Babies might be more knowledgeable than adults give them credit for. For example, a new study claims that while some babies aren't able to speak during the early years, that doesn't mean they aren't able to think — in fact, they might already have the ability to logically reason at that point.
According to renowned psychologist Jean Piaget, humans don't develop logical reasoning capabilities until the age of seven, but a team of scientists challenges that theory. They scanned the eyes of 48 babies and concluded that the little ones are capable of reasoning through the process of elimination.
Process Of Elimination
The results were just published in the Science journal. The process of elimination is a fairly easy method of logical reasoning. Say only one — A or B — can be true. Therefore, if A is proven to be false, then B must be true.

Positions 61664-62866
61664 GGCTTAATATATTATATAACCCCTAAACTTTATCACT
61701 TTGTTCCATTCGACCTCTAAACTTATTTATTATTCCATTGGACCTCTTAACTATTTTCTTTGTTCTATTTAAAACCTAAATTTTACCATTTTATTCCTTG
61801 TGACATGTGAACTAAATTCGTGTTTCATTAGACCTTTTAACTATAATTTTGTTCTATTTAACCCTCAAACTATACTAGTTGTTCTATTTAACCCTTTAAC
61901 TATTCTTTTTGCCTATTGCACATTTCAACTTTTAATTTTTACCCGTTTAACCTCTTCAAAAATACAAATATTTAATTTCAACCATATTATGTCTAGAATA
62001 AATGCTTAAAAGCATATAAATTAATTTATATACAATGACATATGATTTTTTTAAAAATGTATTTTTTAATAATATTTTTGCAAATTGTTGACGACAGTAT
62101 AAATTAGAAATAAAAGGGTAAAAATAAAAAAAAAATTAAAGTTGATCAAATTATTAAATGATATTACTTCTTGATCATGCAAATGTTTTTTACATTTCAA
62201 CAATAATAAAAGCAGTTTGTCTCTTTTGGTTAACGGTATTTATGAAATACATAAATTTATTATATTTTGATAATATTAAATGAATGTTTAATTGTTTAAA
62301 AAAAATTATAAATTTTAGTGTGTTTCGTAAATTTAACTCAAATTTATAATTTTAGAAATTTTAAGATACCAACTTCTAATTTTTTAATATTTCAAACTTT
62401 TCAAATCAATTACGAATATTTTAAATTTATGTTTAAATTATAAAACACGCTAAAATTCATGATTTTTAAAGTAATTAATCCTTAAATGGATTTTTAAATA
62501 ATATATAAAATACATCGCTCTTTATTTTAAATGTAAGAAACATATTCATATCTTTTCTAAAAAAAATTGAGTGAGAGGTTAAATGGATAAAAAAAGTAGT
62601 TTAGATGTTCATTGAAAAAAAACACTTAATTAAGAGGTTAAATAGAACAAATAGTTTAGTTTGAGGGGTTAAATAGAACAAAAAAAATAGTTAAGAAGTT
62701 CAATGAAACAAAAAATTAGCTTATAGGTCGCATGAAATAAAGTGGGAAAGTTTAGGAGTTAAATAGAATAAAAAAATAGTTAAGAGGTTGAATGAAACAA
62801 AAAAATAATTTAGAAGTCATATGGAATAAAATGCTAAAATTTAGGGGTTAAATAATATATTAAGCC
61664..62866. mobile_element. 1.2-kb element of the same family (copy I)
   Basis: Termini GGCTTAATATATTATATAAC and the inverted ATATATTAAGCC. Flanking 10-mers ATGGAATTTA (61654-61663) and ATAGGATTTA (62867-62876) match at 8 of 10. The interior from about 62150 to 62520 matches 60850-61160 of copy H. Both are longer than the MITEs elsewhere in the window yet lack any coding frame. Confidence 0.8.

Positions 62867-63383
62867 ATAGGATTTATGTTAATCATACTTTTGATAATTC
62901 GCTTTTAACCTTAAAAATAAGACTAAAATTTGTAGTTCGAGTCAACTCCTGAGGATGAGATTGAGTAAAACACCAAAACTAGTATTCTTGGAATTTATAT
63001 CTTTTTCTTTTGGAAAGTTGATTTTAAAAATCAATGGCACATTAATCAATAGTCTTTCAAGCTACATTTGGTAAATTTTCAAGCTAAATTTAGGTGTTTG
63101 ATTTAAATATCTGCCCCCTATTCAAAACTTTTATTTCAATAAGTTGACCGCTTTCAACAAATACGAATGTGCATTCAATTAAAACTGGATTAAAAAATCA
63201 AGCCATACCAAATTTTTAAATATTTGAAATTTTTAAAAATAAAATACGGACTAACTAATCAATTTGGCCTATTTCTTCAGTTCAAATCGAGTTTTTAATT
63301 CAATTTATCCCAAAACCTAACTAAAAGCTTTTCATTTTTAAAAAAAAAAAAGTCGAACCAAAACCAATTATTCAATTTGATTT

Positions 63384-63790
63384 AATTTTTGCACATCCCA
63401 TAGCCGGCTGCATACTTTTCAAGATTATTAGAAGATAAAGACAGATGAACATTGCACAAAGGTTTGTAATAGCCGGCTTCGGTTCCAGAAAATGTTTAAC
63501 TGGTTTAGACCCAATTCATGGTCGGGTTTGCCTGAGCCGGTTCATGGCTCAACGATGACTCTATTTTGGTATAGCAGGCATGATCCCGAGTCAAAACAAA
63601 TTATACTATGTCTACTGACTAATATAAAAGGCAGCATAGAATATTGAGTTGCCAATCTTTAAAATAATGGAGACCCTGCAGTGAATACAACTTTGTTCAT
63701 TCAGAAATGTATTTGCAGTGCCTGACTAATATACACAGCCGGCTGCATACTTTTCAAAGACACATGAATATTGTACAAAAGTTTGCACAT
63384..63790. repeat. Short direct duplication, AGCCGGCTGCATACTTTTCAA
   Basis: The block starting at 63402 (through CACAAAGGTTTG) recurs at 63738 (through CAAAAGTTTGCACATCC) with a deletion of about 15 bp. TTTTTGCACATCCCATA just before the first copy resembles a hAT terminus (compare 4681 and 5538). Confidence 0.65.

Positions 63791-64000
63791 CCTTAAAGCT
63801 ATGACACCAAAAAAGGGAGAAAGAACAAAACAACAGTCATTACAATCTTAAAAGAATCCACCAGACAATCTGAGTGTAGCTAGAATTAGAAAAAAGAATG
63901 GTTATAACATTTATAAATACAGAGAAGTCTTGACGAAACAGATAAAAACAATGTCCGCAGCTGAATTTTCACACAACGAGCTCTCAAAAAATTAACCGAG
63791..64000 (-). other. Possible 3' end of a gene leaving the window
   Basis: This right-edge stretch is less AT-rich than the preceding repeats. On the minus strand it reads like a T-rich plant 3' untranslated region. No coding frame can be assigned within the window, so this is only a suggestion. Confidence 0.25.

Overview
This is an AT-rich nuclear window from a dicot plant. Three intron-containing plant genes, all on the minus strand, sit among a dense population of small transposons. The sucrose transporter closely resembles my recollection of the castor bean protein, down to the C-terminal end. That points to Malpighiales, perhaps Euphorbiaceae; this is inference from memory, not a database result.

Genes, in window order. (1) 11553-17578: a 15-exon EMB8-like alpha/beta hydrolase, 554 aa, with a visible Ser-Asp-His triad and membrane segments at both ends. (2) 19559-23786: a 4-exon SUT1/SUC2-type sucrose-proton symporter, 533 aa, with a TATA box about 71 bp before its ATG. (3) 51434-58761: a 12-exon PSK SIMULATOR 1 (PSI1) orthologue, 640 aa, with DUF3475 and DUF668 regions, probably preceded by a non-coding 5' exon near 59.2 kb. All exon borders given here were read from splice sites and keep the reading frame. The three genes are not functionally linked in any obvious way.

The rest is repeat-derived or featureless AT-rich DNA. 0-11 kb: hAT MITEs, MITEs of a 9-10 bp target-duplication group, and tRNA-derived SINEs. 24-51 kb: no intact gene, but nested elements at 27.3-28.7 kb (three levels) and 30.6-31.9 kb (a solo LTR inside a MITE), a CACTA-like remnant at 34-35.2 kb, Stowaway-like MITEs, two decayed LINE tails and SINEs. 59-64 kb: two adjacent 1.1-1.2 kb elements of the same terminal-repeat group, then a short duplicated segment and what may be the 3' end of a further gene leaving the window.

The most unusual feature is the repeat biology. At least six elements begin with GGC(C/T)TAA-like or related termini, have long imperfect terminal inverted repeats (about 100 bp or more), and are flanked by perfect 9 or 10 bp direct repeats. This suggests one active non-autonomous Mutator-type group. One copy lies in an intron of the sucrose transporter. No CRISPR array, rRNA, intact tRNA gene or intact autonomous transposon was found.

In the study, the participants looked at animations that showed them two different objects. Then these objects went behind a barrier, and one of them was taken away. Then the barrier was removed. Only one object remained. The scientists observed the babies' eye movement and found that they stared longer when one of the object was still around, implying that they were confused.
Further research in this department might help scientists and psychologist understand cognitive function in children better and ultimately help them diagnose cognitive disabilities. What's more, the research could open the doors to other studies in the future that looks into how babies process information around them and how they reason with logic at such an early age.
"The success of science rests on our human ability to reason logically. But where does this ability come from? Is it an inherent attribute of mind that even a young child might possess, or is it a hard-won accomplishment mastered later in life?" reads the study's summary.
Babies Are Smarter Than You Think
Researchers have long held the belief that babies are able to reason before they develop language and speech. In 2015, a study claimed that babies are capable of transitive inferences about a social hierarchy of dominance.
"We found that within the first year of life, children can engage in this type of logical reasoning, which was previously thought to be beyond their reach until the age of about four or five years," said the study's lead author, Stella Lourenco, a psychologist at Emory University.